Free Press Journal

Tamil Nadu: Madras High Court orders CBI probe against CM Palaniswami


Chennai: Tamil Nadu Chief Minister Edappadi K Palaniswami suffered a setback on Friday when the Madras High Court ordered a probe by the CBI into the DMK’s complaint of alleged nepotism and corruption in awarding of civil contracts by the Highways Department, a portfolio held by him.

Justice A D Jagadish Chandira’s order comes barely two days after the Directorate of Vigilance and Anti Corruption (DVAC), a state agency, gave the Chief Minister a clean chit on the issue. The DMK’s organising secretary R S Bharathi, who in the 1990s was instrumental in getting corruption cases filed against former Chief Minister Jayalalithaa, had moved the court against Palaniswami.

In June this year, Bharathi had filed a complaint with the DVAC alleging that many contracts in the Highways Department headed by Palaniswami for the past seven years, were being given to firms in which his relatives, especially his son’s in-laws had stakes. The DVAC, however, said there was no material to file a FIR against the Chief Minister and argued that the in-laws of Palaniswami’s son could not be treated as “close relatives”.

Besides, the agency had said that the so called relatives were in the business of undertaking civil contracts from the government since 1991 whereas Palaniswami was made a minister the Jayalalithaa cabinet only in 2011 and later in February 2017 took over Chief Minister.

Rejecting the DVAC’s contention, Justice Chandira said he was of the firm view that the inquiry had not been done in a fair manner. The DVAC probe was only a “perfunctory exercise.” He held: “Therefore, the case has to be necessarily transferred to any other independent agency not under the control of the persons in power.”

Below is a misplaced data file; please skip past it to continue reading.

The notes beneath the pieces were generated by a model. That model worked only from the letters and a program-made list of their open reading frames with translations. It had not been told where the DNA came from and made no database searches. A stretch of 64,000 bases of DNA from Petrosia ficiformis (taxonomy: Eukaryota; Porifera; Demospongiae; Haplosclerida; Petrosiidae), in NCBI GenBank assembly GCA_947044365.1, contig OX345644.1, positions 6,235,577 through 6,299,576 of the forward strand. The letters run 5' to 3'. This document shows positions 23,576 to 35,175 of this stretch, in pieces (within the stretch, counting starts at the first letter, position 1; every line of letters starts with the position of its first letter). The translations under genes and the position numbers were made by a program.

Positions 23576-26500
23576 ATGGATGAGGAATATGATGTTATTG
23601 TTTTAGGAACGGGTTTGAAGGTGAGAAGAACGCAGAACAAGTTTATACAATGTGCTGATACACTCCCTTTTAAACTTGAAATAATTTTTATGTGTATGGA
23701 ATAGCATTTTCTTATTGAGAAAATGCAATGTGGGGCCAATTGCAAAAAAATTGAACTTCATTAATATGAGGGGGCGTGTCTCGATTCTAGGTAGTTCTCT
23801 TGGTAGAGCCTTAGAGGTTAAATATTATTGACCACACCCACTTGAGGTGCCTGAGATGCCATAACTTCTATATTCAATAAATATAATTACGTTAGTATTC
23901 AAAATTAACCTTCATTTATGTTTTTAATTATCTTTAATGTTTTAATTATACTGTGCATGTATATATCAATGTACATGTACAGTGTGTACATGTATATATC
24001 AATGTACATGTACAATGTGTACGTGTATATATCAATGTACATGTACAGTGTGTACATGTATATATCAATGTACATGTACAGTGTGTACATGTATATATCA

Consequently the judge directed the DVAC to handover the case materials within one week to the Joint Director, CBI, Chennai. The court said the Joint Director would have to appoint an officer in the rank of Superintendent of Police to conduct a preliminary inquiry within three months and if a cognisable offence was made out then a FIR must be registered.

The judge pointed out that no World Bank official was questioned whereas the Highway projects were funded by it.
“It does not need the wisdom of Solomon to infer that right from the receipt of the complaint and the registration of the preliminary enquiry, the conduct of the respondent (DVAC) had been aimed with a sole objective of closing the case by filing a negative report,” the court concluded.

“When allegations of such serious nature has been made an honest endeavour should have been taken by the persons in power to voluntarily transfer the case to an independent agency to clear the cloud, so that, it would instil confidence in the minds of citizens,” the court said handing over the probe to CBI.
Meanwhile, opposition leaders led by DMK president M K Stalin called for the Chief Minister’s resignation in the wake of the development.

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